State of LGBT Equality in Eight Pennsylvania Cities Detailed in HRC's New Municipal Equality Index

Many municipalities extend vital protections to their LGBT citizens and employees

WASHINGTON - December 17, 2015 - The Human Rights Campaign (HRC), the nation's largest lesbian, gay, bisexual, and transgender (LGBT) civil rights organization, today released its fourth annual report assessing LGBT equality in 408 cities across the nation, including eight in Pennsylvania.

The 2015 Municipal Equality Index (MEI), the only nationwide rating system of LGBT inclusion in municipal law and policy, shows that cities across the country, including in Pennsylvania, continue to take the lead in supporting LGBT people and workers, even when states and the federal government have not.

For LGBT Americans, legal protections and benefits vary widely from state to state, and city to city. Astonishingly, in 31 states LGBT people are still at risk of being fired, denied housing or refused service because of who they are, and who they love. That's why HRC is leading the fight to pass the Equality Act, which would extend nationwide non-discrimination protections to LGBT Americans. The effort to achieve full equality continues, and the MEI remains a crucial tool in evaluating the patchwork of LGBT policies and practices in cities and towns across the nation.

The average score for cities in Pennsylvania is 77 out of 100 points, which falls above the national average of 56. Allentown: 82, Erie: 57, Harrisburg: 68, New Hope: 84, Philadelphia: 100, Pittsburgh: 95, Reading: 58, University Park/State Park: 73.

"Across our country, cities and towns both big and small aren't waiting for state or national leaders to move LGBT equality forward, " said HRC President Chad Griffin. "Instead, these municipalities are taking action now to improve the lives of countless LGBT Americans. In what has been an historic year for equality, a record-breaking number of municipalities this year have earned top scores in our Municipal Equality Index for their inclusive treatment of their LGBT citizens and workers. They are making a powerful statement that no one should have to wait for full equality - the time is now. "

"This year, an unprecedented wave of discriminatory legislation attempted to roll-back our efforts for LGBT equality, " said Rebecca Isaacs of the Equality Federation. "Despite that challenge, over 20 towns and municipalities passed non-discrimination ordinances, some in the most unexpected places. These wins, along with historic LGBT visibility, speak to the tenacity of our advocates all across the country, many of whom donate their time to achieve fairness and equality. The MEI is an important tool for our movement that illustrates our successes and the work ahead of us. We will not stop until all Americans have a fair opportunity to provide for themselves and their families, free from the scourge of discrimination."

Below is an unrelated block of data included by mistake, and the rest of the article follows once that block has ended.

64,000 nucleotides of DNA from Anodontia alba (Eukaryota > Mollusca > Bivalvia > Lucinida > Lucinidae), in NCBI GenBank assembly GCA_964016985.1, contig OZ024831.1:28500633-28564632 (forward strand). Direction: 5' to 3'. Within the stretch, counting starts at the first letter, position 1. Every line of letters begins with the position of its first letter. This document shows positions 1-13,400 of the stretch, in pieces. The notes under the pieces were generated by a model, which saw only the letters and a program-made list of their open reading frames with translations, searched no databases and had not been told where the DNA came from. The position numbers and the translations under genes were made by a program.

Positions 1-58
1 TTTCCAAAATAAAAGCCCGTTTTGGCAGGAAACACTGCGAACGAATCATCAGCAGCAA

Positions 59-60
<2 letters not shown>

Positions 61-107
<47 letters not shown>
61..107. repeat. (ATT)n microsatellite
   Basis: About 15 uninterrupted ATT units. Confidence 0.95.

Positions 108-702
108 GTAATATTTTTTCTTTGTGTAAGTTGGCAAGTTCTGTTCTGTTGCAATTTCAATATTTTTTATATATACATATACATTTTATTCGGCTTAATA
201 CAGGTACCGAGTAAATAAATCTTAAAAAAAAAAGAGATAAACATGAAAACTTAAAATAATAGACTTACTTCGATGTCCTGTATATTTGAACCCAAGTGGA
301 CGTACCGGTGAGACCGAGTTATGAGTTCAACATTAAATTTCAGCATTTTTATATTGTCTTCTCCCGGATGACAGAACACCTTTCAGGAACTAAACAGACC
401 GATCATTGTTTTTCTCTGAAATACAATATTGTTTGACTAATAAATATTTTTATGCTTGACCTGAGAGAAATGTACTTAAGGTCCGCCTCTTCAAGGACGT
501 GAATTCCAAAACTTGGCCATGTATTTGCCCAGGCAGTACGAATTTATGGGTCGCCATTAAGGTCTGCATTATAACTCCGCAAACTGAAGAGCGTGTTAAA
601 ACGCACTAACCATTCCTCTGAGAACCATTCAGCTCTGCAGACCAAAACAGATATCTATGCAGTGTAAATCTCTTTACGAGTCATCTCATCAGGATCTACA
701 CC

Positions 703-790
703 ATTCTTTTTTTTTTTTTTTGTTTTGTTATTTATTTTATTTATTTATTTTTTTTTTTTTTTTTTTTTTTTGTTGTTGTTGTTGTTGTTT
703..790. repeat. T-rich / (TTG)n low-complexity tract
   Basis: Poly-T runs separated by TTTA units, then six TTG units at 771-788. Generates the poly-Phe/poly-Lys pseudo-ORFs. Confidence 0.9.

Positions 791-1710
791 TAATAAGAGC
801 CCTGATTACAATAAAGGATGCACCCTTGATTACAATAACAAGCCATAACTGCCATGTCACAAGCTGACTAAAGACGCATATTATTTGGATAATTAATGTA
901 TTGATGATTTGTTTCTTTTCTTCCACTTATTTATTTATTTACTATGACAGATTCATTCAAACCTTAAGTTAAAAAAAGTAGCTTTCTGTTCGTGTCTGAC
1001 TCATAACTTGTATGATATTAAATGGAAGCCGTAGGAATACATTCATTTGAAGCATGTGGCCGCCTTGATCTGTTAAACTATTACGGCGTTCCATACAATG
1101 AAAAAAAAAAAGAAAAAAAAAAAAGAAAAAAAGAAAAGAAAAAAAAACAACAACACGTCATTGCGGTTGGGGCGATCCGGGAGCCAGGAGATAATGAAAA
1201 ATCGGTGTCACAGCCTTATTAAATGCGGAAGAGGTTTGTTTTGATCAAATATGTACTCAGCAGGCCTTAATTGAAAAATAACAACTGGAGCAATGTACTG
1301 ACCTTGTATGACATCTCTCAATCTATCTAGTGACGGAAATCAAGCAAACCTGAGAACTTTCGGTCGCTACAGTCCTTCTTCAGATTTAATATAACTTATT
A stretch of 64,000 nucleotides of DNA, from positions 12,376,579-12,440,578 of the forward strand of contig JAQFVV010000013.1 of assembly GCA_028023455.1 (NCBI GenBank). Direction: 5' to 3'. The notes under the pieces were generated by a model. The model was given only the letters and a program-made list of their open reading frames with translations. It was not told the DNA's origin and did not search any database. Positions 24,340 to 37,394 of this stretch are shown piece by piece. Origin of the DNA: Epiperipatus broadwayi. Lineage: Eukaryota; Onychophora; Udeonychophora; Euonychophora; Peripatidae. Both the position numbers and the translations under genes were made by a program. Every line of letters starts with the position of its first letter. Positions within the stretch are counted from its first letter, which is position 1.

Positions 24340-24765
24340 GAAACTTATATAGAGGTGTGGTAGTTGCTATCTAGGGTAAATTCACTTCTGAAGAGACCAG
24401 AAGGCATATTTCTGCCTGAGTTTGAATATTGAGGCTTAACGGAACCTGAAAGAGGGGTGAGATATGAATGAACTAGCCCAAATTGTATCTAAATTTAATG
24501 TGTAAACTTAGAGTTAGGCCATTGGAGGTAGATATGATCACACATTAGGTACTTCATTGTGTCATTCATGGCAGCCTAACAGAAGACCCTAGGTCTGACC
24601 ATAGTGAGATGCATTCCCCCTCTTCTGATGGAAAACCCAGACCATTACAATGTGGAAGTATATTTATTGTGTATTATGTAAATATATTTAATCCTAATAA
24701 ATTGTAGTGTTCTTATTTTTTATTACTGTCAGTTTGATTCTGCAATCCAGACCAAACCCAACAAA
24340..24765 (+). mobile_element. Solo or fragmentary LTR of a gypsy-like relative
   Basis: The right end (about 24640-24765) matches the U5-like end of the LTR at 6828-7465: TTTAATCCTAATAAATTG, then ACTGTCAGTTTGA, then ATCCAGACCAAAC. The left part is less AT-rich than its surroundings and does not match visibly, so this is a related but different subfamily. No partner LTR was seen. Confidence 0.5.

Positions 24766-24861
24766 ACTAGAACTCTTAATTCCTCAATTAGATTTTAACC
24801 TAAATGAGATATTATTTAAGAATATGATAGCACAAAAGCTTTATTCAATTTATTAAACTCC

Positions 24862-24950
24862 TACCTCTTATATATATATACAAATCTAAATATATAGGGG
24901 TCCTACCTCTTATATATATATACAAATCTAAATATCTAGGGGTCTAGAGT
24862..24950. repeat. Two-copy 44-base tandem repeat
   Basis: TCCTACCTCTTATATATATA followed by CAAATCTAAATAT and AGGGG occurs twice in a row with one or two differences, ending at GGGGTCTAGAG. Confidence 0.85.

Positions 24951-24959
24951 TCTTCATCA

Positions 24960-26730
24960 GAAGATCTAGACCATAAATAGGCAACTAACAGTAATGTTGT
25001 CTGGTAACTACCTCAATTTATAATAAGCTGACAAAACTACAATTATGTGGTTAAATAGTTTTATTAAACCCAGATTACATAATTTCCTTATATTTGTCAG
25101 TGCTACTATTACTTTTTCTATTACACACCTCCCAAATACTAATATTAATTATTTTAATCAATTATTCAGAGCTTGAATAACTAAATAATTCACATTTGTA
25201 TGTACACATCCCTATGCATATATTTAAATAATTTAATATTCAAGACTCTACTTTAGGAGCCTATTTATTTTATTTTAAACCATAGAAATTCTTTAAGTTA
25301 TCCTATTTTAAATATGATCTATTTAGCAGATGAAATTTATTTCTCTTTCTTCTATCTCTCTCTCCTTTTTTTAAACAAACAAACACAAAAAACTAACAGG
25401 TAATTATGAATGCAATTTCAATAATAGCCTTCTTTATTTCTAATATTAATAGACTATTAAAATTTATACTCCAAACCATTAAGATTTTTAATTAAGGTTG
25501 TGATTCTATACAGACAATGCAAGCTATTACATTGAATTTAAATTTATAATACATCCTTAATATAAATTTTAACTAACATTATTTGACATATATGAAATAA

"Municipalities in Pennsylvania lead the way on equality for LGBT people in our state. Specifically, Pennsylvania now has 34 municipalities that protect LGBT people from discrimination," said Ted Martin, Executive Director of Equality PA. "However, more than two-thirds of the LGBT population in Pennsylvania remains unprotected from discrimination in the workplace, in housing, and in business and government services. We hope the state will follow the lead of municipalities and update our statewide laws to protect everyone from discrimination."

Key findings contained in the MEI, issued in partnership with the Equality Federation, provide a revealing snapshot of LGBT equality in 408 municipalities of varying sizes, and from every state in the nation. The cities researched for the 2015 MEI include the 50 state capitals, the 200 most populous cities in the country, the five largest cities in every state, the city home to the state's two largest public universities, and an equal mix of 75 of the nation's large, mid-size and small municipalities with the highest proportion of same-sex couples.

Forty-seven cities earned perfect 100-point scores, up from 38 in 2014, 25 in 2013 and 11 in 2012, the first year of the MEI. This year's MEI marks the largest number of 100-point scores in its history. Philadelphia earned a 100-point score, helping to set a standard of LGBT inclusiveness with exemplary policies ranging from non-discrimination laws and equal employee benefits, to cutting edge city services.

Other findings contained in the 2015 MEI:

The MEI rates cities based on 41 criteria falling under five broad categories:

The full report, including detailed scorecards for every city, as well as a searchable database, is available online at

The Human Rights Campaign Foundation is the educational arm of America's largest civil rights organization working to achieve lesbian, gay, bisexual and transgender equality. HRC envisions a world where LGBT people are embraced as full members of society at home, at work and in every community.

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